An always clever—but rarely too clever—educational and entertaining history of the alphabet.
Canadian journalist Sacks became fascinated with the history and use of written language while researching The Encyclopedia of the Ancient Greek World. Although he educated himself by delving into scholarly research on alphabets, he decided to build this work around an approachable gimmick for a lay audience. After a sweeping 40-page introduction to the origins and evolution of written language, Sacks devotes a chapter to each of the 26 letters used in the English language, which is based on the Roman alphabet. He characterizes each of the letters as extremely important or less important in daily usage, surmises how that degree of importance arose, explains whether the connotations of each letter are mostly positive or mostly negative, and sprinkles in various tidbits, ranging from surprising to downright edifying. The letter A, which, of course, comes first, frequently carries the connotation of “best,” as in a school grade of A or a Grade-A food product, but sometimes the connotation is negative, as with the scarlet letter A. The Roman alphabet is not alone in starting with A; most alphabets open with it or with its near equivalent. (Sacks explains writing systems that are not alphabetical, such as Chinese and Japanese, but does not dwell on them.) A, though, is not the most frequently written letter; E and T carry that distinction, in large part because they both appear in the oft-used word “the.” Skipping to the last letter, Sacks calls Z a consonant that “can seem racy or elusive or just plain disadvantaged.” The potential indignity of being the alphabet's caboose is compounded by one real weakness—Z is, on average, the least-used letter in printed English.” But it sure can increase a Scrabble score when used skillfully.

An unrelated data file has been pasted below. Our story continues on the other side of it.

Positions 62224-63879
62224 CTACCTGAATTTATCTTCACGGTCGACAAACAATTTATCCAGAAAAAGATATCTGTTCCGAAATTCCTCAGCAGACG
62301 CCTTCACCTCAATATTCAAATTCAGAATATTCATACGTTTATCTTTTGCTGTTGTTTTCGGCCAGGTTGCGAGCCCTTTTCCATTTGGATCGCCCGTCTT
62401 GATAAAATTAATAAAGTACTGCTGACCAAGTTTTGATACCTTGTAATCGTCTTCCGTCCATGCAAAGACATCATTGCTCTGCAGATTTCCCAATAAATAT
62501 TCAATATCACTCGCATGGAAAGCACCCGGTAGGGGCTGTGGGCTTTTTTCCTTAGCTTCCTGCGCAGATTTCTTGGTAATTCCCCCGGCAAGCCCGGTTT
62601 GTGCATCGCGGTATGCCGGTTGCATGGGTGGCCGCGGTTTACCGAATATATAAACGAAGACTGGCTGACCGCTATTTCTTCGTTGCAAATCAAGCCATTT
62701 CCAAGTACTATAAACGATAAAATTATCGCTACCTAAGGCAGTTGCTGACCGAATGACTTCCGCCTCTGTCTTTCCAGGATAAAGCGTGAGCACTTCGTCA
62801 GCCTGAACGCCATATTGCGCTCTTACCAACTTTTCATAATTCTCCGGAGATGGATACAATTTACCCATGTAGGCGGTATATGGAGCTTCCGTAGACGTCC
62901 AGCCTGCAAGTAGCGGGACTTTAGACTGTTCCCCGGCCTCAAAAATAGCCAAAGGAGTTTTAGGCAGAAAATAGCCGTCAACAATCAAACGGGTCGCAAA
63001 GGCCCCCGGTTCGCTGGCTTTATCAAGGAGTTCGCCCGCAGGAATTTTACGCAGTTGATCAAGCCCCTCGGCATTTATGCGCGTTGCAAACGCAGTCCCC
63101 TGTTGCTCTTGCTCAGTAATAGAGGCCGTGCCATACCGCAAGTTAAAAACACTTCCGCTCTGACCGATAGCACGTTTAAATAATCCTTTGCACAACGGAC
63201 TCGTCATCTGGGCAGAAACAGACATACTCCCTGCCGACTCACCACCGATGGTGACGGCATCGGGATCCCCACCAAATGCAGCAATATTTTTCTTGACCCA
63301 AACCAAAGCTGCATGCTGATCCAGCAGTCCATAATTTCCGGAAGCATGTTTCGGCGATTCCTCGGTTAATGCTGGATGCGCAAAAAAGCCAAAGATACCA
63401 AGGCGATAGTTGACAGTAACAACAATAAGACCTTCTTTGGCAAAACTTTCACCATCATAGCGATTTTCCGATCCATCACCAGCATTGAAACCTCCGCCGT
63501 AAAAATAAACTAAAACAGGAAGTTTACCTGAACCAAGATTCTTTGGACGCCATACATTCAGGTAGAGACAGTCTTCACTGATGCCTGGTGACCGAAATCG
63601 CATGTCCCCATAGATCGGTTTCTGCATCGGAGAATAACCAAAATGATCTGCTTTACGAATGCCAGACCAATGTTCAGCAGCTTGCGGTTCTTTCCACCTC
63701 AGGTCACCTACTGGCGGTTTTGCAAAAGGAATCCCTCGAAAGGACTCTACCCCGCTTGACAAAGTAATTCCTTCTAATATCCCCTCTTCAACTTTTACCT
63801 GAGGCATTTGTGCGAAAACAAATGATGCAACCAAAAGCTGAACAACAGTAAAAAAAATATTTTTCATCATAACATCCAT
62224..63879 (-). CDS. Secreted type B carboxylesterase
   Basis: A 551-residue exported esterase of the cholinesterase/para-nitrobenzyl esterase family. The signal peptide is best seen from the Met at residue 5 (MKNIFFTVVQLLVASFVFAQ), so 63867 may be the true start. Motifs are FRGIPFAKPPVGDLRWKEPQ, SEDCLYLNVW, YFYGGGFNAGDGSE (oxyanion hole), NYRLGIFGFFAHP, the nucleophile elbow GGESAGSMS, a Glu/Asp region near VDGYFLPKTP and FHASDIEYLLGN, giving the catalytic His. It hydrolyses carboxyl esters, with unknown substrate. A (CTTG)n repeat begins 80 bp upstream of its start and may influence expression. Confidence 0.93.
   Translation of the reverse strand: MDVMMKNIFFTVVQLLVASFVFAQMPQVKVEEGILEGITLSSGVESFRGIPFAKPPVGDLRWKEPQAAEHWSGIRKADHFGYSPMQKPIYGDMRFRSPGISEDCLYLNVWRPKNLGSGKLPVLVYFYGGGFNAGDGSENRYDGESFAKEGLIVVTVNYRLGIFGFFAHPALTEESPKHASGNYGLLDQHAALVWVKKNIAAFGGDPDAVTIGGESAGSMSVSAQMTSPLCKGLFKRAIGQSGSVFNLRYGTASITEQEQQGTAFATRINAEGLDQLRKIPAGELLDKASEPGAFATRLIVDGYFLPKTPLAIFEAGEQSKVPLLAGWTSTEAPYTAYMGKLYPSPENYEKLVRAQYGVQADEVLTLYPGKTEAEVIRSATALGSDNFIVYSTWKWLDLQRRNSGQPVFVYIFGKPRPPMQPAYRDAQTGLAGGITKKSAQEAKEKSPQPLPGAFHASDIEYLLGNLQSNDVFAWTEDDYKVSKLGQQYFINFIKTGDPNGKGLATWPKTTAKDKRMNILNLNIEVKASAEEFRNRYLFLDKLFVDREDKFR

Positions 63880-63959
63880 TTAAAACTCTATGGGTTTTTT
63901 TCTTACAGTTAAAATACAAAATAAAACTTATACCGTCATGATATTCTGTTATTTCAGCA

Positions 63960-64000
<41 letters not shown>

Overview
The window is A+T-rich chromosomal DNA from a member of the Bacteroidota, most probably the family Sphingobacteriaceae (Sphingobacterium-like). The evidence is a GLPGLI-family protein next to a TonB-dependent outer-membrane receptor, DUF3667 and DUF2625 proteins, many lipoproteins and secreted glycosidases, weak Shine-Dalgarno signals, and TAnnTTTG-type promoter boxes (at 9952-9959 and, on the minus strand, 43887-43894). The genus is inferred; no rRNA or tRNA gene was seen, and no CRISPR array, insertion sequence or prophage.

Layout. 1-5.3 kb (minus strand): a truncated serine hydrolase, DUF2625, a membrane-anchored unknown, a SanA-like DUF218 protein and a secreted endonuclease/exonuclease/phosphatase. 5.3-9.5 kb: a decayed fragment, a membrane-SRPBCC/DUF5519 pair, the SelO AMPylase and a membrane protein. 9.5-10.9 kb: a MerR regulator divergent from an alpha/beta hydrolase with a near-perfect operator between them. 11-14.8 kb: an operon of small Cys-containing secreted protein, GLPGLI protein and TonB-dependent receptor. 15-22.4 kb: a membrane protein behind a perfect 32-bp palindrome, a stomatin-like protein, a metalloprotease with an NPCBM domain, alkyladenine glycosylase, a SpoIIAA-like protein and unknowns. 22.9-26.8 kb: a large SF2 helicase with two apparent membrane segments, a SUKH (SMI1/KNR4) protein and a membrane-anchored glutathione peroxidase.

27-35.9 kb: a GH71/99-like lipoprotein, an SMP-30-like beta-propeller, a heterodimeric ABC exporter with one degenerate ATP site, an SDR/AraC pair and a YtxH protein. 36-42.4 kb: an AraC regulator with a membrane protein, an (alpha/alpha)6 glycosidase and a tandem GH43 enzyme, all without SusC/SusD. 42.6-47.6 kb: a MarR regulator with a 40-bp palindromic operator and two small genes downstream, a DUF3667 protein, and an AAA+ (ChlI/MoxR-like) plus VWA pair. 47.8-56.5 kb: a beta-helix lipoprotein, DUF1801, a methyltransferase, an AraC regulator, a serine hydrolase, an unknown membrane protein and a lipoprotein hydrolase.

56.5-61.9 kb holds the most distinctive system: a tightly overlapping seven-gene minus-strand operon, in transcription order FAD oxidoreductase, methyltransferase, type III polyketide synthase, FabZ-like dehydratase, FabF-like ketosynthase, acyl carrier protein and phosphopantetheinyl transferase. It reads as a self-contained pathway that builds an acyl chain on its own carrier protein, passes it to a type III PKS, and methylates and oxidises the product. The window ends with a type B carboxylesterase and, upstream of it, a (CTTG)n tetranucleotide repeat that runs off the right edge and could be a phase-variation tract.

A refreshing combination of erudition and breeziness.